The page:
by Bill Chambers SPOILER WARNING IN EFFECT. It begins with a young woman (Yuzuki Akiyama) running for cover in an abandoned factory, but lo, her zombie boyfriend (Kazuaki Nagaya) proves inescapable, and sinks his teeth into her neck as she tells him she loves him one last time. Then a director (Takayuki Hamatsu) yells cut and proceeds to berate his actress for still not being realistically devastated after 42 takes. When he storms off in a huff, the actors commiserate and the makeup woman (Harumi Shuhama) chimes in with a little lore about the factory involving medical experiments on the dead. On cue, a "real" zombie appears, setting in motion a bloody chase through the studio and nearby woods as cast and crew unleash their inner Ash and struggle to evade the contageous bite of the infected. Lasting 37 minutes and unfolding as a "single" shot, this is a dumb but energetic sequence indebted as much to the climax of Children of Men as to any zombie movie (though particularly Romero's--the undead are a nostalgic mint green). And then credits roll, and One Cut of the Dead flashes back one month earlier to the inception of what we just saw: a (fictitious) one-off for Japan's Zombie Channel, also called "One Cut of the Dead" because it was shot live without any editing.
by Bill Chambers This feature-length truncation of a 6½-hour Amazon Japan TV series finds kitsch provocateur Sion Sono presiding over another apocalypse, as gun-crazy vampire clan the Corvins trap young Japanese singles inside their Technicolor hotel "for one-hundred years" while the world outside allegedly becomes ash. Tokyo Vampire Hotel is unconventional, to say the least, though what struck me as its most audacious flourish--Sion's credit and the movie's title appearing 42 minutes into this 142-minute film--might just be an overlooked remnant of an individual episode. Believe it or not, shearing over four hours from the running time doesn't seem to have helped clarify an epic and obviously convoluted narrative, in which the centuries-long feud between the Corvins and the, yes, Draculas comes to a head in 2021 (a significant year in that it will either make or break America) on the 22nd birthday of Manami (Ami Tomite), who was fed eternal blood or some such at birth, making her a delicacy among vampirekind hotly pursued by members of both clans--including K (fashion model Kaho), a kind of Terminator vampire whose "come with me if you want to live" proposition does not put the hysterical Manami at ease. Sion distils all this grade-A nonsense to its exploitable elements (sex and violence, not necessarily in that order), resulting in an almost totally sensory experience; an opening title card beseeches the viewer to play it loud, "even if you're using headphones," which is great advice if you want the sustained feeling of an ice-cream headache. Yeah, I don't know what to say about Tokyo Vampire Hotel, and I'm disappointed that Manami's backstory, exemplified by the culturally-loaded image of her shaving off her long black hair in an act of rebellion, never really merges with her present-day damsel-in-distressdom to create a whole person. Perhaps the picture's masterstroke is that it turns into a painstaking homage to Brian De Palma's Scarface--albeit one set subversively in a vagina--so gradually you don't even notice until it's almost in the rearview. Fantasia Fest 2018 - Programme: Selection 2018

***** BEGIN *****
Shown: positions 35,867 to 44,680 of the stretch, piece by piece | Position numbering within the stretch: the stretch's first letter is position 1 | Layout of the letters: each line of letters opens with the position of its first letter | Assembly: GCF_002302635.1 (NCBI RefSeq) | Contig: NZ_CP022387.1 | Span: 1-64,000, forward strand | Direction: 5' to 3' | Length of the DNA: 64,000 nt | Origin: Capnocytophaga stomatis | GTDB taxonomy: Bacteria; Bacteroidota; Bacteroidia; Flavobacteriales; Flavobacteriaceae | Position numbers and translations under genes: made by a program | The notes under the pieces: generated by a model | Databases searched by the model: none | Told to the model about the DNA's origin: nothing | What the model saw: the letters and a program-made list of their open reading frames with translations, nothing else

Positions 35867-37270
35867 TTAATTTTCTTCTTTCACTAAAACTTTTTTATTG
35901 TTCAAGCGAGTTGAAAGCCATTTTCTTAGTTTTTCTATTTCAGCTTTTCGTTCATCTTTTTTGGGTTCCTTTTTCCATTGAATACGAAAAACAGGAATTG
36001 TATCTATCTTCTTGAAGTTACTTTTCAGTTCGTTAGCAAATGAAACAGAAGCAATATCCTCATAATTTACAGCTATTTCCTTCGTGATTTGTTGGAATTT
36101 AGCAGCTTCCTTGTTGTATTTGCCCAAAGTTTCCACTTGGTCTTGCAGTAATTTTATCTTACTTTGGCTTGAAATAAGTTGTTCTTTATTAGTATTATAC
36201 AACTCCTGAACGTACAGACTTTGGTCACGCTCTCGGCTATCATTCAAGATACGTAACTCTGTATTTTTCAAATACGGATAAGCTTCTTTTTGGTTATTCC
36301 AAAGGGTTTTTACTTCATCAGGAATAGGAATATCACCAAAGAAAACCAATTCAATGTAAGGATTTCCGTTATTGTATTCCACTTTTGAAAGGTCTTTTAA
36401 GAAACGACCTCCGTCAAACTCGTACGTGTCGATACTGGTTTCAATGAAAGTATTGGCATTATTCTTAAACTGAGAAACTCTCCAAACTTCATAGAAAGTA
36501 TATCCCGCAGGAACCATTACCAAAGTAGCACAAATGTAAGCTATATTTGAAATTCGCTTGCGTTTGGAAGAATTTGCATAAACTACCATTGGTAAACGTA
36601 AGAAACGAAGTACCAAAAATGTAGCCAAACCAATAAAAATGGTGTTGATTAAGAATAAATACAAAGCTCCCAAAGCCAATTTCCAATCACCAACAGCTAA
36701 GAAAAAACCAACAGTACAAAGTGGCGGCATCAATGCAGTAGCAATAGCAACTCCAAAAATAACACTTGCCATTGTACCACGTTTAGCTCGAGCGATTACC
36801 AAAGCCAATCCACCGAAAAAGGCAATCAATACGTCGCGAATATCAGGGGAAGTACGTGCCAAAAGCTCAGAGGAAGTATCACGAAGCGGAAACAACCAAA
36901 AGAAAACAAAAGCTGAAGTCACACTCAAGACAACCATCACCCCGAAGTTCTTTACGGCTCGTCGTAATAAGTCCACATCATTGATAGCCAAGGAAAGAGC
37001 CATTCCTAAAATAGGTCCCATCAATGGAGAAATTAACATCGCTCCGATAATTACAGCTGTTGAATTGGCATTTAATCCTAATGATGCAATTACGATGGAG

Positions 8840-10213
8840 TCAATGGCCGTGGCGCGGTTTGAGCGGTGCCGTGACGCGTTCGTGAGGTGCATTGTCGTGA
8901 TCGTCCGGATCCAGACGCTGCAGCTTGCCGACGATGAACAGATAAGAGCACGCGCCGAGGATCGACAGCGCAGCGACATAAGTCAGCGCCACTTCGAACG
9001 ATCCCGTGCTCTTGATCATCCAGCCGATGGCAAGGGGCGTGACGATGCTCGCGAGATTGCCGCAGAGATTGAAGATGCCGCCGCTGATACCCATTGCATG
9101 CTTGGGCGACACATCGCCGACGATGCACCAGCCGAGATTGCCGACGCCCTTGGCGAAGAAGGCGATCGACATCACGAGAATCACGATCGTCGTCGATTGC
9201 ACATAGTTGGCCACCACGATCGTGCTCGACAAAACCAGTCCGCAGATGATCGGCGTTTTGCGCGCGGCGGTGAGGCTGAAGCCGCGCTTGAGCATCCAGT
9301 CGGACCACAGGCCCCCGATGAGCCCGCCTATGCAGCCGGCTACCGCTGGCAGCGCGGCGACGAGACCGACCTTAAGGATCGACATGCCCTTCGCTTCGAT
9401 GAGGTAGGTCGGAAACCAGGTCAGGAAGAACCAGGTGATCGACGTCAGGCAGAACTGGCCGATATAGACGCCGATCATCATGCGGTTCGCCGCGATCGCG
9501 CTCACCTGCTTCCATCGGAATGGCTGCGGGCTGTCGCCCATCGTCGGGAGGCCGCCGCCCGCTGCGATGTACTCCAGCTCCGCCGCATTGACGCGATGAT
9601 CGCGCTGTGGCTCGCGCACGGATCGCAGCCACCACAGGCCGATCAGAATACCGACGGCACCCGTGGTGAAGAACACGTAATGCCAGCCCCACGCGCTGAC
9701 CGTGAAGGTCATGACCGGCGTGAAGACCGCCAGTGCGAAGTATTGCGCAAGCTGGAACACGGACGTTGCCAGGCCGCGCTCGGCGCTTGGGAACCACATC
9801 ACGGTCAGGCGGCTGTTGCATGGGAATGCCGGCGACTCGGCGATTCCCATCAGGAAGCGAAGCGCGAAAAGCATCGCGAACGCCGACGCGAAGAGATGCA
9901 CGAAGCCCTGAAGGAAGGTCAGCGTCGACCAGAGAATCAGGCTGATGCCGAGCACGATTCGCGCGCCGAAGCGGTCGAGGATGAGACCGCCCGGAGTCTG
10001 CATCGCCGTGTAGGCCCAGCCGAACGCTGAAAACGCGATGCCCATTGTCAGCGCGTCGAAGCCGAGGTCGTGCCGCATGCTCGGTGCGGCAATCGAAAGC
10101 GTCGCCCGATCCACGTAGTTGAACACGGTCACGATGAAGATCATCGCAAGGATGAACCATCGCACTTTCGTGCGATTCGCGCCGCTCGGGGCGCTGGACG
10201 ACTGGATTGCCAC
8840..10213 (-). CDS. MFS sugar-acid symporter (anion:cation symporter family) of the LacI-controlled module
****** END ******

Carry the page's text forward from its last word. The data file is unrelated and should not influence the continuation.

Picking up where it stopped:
***/**** Image A Sound A- Extras B- starring Kazuo Hasegawa, Fujiko Yamamoto, Ayako Wakao, Eiji Funakoshi screenplay by Natto Wada, based on the novel by Otokichi Mikami, adapted by Daisuke Ito and Teinosuke Kinugasa directed by Kon Ichikawa
by Bryant FrazerAn Actor's Revenge, director Kon Ichikawa's colourful melodrama depicting an elaborate revenge plot by a Japanese onnagata--a kabuki actor trained to play exclusively female roles--begins, appropriately enough, in the Ichimura Theater, where the very first shot illustrates that a panoramic aspect ratio is a perfect match for the wide proscenium. On stage, beefy and androgynous, is Yukinojo (Kazuo Hasegawa), a renowned onnagata appearing in Edo for the first time. This beautiful sequence, defined by Ichikawa's precise, modern Daiescope framing and by the intense reds, pinks, purples, and greens of Yukinojo's costume, is not just kabuki on film. It's simultaneously an expression of character, showing how Yukinojo experiences the rest of the world while in performance, and a declaration of aesthetics, introducing Ichikawa's stylized approach using techniques borrowed from or inspired by theatre.